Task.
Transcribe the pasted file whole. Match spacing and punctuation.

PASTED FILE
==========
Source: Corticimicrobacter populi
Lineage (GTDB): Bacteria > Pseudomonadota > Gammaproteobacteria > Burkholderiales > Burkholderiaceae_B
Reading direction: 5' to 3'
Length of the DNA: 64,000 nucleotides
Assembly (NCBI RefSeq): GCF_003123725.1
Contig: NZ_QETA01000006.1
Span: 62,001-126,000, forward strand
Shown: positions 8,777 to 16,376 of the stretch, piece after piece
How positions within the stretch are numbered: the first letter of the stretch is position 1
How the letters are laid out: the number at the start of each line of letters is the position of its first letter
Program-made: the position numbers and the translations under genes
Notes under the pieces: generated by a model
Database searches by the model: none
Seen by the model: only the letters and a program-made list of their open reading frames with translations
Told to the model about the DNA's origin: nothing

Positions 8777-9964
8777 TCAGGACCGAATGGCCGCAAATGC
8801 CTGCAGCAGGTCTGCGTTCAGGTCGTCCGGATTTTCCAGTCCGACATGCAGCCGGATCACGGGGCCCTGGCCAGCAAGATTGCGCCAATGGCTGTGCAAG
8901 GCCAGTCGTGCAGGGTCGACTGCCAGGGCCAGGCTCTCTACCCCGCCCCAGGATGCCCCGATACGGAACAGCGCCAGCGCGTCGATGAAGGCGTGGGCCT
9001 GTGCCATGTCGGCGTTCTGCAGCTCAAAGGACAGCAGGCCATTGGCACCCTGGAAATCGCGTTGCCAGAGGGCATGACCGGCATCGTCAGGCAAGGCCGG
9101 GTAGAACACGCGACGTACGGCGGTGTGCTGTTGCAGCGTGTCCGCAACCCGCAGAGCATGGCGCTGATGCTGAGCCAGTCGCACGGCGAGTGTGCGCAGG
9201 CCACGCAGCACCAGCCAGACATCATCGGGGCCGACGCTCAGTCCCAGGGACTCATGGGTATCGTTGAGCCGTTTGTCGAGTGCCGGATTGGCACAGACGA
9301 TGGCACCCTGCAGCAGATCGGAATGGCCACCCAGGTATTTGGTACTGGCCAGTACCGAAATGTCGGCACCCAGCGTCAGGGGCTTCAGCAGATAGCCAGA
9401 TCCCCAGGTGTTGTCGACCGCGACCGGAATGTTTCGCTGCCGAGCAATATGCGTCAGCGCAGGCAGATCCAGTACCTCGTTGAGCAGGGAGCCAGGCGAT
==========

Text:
Source: Corticimicrobacter populi
Lineage (GTDB): Bacteria > Pseudomonadota > Gammaproteobacteria > Burkholderiales > Burkholderiaceae_B
Reading direction: 5' to 3'
Length of the DNA: 64,000 nucleotides
Assembly (NCBI RefSeq): GCF_003123725.1
Contig: NZ_QETA01000006.1
Span: 62,001-126,000, forward strand
Shown: positions 8,777 to 16,376 of the stretch, piece after piece
How positions within the stretch are numbered: the first letter of the stretch is position 1
How the letters are laid out: the number at the start of each line of letters is the position of its first letter
Program-made: the position numbers and the translations under genes
Notes under the pieces: generated by a model
Database searches by the model: none
Seen by the model: only the letters and a program-made list of their open reading frames with translations
Told to the model about the DNA's origin: nothing

Positions 8777-9964
8777 TCAGGACCGAATGGCCGCAAATGC
8801 CTGCAGCAGGTCTGCGTTCAGGTCGTCCGGATTTTCCAGTCCGACATGCAGCCGGATCACGGGGCCCTGGCCAGCAAGATTGCGCCAATGGCTGTGCAAG
8901 GCCAGTCGTGCAGGGTCGACTGCCAGGGCCAGGCTCTCTACCCCGCCCCAGGATGCCCCGATACGGAACAGCGCCAGCGCGTCGATGAAGGCGTGGGCCT
9001 GTGCCATGTCGGCGTTCTGCAGCTCAAAGGACAGCAGGCCATTGGCACCCTGGAAATCGCGTTGCCAGAGGGCATGACCGGCATCGTCAGGCAAGGCCGG
9101 GTAGAACACGCGACGTACGGCGGTGTGCTGTTGCAGCGTGTCCGCAACCCGCAGAGCATGGCGCTGATGCTGAGCCAGTCGCACGGCGAGTGTGCGCAGG
9201 CCACGCAGCACCAGCCAGACATCATCGGGGCCGACGCTCAGTCCCAGGGACTCATGGGTATCGTTGAGCCGTTTGTCGAGTGCCGGATTGGCACAGACGA
9301 TGGCACCCTGCAGCAGATCGGAATGGCCACCCAGGTATTTGGTACTGGCCAGTACCGAAATGTCGGCACCCAGCGTCAGGGGCTTCAGCAGATAGCCAGA
9401 TCCCCAGGTGTTGTCGACCGCGACCGGAATGTTTCGCTGCCGAGCAATATGCGTCAGCGCAGGCAGATCCAGTACCTCGTTGAGCAGGGAGCCAGGCGAT